SAR’s Academic Freedom Monitoring Project investigates and reports attacks on higher education with the aim of raising awareness, generating advocacy, and increasing protection for scholars, students, and academic communities. Learn more.

Date of Incident: November 14, 2023

Attack Types: Loss of Position

Institution(s):George Washington University

Region & Country:Americas | United States of America

New or Ongoing:New Incident

On November 14, 2023, George Washington University (GWU) suspended the local Students for Justice in Palestine (SJP) group because of statements that the group had projected on the university’s library approximately three weeks earlier.

The suspension decision occurred against the backdrop of a Hamas attack on Israel on October 7, during which over 1,200 Israelis and foreign nationals were killed and more than 200 abducted, and the Israeli military’s subsequent bombardment of the Gaza Strip which, as of early December, has reportedly killed more than 15,000 Palestinians. The violence has led to heightened tensions on campuses in the United States and other countries.

On the evening of October 24, the local SJP chapter at GWU projected a series of slogans on the outer wall of the Estelle and Melvin Gelman Library. The projected slogans included “Divest from Zionist genocide now,” “Glory to our martyrs,” “Free Palestine from the river to the sea,” “GW is complicit in genocide in Gaza,” and “2,000 Palestinian children were murdered by ‘Israel’ in the last two weeks.” The meaning of the phrase “Free Palestine from the river to the sea” in particular has been the subject of controversy: while some have argued that it’s an aspirational call for freedom and access to the land for all Palestinians, others interpret it as a call for ethnically cleansing Jews from the land and destroying the state of Israel.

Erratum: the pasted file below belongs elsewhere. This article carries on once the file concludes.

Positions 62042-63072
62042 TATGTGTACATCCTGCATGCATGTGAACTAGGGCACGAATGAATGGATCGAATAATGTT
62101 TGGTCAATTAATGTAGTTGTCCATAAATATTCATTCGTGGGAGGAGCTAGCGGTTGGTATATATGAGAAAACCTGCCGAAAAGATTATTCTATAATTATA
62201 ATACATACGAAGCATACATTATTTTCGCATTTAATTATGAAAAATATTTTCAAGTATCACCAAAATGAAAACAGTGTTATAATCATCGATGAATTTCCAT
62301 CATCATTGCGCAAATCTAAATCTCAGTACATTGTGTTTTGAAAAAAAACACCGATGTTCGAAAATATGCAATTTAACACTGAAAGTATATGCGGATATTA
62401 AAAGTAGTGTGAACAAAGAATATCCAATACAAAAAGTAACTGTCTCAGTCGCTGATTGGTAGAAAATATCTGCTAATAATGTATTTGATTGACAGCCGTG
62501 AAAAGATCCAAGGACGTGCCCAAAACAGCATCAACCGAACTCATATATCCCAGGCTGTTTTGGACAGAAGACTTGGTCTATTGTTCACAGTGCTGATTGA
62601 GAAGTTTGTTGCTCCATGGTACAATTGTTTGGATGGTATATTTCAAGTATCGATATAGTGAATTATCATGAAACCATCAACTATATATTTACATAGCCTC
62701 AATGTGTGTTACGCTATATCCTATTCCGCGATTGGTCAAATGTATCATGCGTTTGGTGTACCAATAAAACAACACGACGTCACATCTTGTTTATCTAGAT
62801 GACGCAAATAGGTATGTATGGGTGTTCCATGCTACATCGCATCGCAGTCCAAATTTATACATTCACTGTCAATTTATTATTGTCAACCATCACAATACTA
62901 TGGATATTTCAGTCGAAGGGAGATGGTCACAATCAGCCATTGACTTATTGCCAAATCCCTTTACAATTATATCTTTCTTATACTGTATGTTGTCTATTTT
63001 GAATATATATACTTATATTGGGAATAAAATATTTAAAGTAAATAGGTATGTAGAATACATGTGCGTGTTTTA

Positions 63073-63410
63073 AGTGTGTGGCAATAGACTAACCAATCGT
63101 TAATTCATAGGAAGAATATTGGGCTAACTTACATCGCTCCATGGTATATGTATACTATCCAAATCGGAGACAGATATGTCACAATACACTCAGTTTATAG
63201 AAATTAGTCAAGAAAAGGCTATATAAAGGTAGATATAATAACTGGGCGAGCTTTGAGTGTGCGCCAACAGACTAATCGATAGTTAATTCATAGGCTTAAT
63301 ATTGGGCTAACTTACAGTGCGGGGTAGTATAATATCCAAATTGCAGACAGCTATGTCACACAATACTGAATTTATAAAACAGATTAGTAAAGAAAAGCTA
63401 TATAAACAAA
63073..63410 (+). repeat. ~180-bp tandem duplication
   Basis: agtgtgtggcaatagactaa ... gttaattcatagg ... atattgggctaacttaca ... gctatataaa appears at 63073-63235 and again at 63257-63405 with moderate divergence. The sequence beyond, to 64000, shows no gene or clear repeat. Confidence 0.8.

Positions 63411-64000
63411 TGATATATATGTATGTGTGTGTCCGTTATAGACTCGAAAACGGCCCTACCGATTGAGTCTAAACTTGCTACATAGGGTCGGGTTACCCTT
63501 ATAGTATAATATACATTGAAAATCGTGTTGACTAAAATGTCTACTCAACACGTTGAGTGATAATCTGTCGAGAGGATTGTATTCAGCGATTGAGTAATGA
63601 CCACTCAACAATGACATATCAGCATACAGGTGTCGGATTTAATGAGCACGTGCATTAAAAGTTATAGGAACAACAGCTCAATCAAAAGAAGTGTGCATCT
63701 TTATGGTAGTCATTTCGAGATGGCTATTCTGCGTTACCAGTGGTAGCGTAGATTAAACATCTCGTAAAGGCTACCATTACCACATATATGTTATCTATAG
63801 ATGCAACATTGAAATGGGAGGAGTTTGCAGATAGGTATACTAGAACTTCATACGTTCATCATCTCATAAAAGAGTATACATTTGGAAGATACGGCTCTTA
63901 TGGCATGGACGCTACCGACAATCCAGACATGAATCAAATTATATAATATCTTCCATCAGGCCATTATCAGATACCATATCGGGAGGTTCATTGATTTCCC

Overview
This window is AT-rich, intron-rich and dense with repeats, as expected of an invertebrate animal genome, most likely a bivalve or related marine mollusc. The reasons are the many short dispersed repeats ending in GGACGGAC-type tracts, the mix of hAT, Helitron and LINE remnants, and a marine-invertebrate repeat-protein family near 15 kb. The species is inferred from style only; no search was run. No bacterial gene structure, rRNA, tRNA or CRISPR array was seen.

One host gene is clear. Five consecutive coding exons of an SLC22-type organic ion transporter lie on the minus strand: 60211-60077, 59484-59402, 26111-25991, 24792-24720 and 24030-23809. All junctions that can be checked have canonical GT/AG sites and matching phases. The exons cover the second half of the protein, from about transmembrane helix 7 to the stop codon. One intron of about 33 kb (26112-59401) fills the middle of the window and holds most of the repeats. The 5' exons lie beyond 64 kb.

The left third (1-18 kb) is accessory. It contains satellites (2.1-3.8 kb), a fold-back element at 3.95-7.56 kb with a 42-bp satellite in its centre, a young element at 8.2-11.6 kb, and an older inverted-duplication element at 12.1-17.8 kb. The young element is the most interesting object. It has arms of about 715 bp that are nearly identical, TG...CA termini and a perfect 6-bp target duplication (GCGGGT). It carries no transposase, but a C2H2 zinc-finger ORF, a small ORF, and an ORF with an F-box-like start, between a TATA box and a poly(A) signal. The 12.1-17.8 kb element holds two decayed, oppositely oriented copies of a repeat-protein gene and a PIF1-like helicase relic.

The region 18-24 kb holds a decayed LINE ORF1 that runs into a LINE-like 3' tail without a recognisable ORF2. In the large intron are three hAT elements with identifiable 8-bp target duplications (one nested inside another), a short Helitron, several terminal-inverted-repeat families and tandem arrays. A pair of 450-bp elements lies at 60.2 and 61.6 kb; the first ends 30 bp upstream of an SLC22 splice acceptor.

According to a representative from SJP, a GWU campus police officer approached the group and told them that their demonstration was compliant with GW policy and that they could continue their projections. However, the officer later returned, along with the Assistant Dean of Student Life Brian Joyce, and informed the students that the Dean of Students had ordered them to stop the projections. The students reportedly engaged in a tense 15-minute conversation with the officer and Joyce before agreeing to take down the projections.

The following day, on October 25, GWU President Ellen M. Granberg issued a statement denouncing the projections and pointing to the “fear and anxiety” that they had caused for Jewish and other members of the GWU community. Granberg’s statement reportedly came following pressure from GWU alumni and members of Congress.

On November 14, three weeks after the initial incident, GWU announced that it had decided to suspend SJP following an investigation into the October 24 protest that had concluded that SJP had “violated university policies,” including the guidelines for use of the library.

On November 20, the Middle East Studies Association (MESA) wrote to GWU asking for clarification about which policies SJP had violated. In response, GWU’s administration reiterated, “After an investigation, the university determined that SJP’s actions violated the university’s Code of Student Conduct for not following the Gelman Building Use Guidelines and for failing to comply with reasonable directions of university officials, as SJP initially refused to comply with directives to end the projections. No charges were made based on the content of the projections.”

SJP’s suspension will last for at least 90 days until February 12, 2023, leaving the group unable to sponsor activities, organize events, or use university facilities. GWU also announced that SJP will be prohibited from posting communications on campus through May 20.

Scholars at Risk is concerned about the suspension of a student group in apparent retaliation for the peaceful exercise of the rights to freedom of expression. University authorities have a responsibility not to interfere with expressive activity on campus, so long as it is undertaken peacefully and responsibly. Where alleged violations of university policy do occur, authorities have an obligation to ensure due process, transparency, fairness, and proportionality when engaging in disciplinary action, and should avoid punishments that effectively restrict future expressive activity. University actions limiting the rights to free expression or association on campus have a chilling effect on academic freedom and university autonomy, and undermine democratic society generally.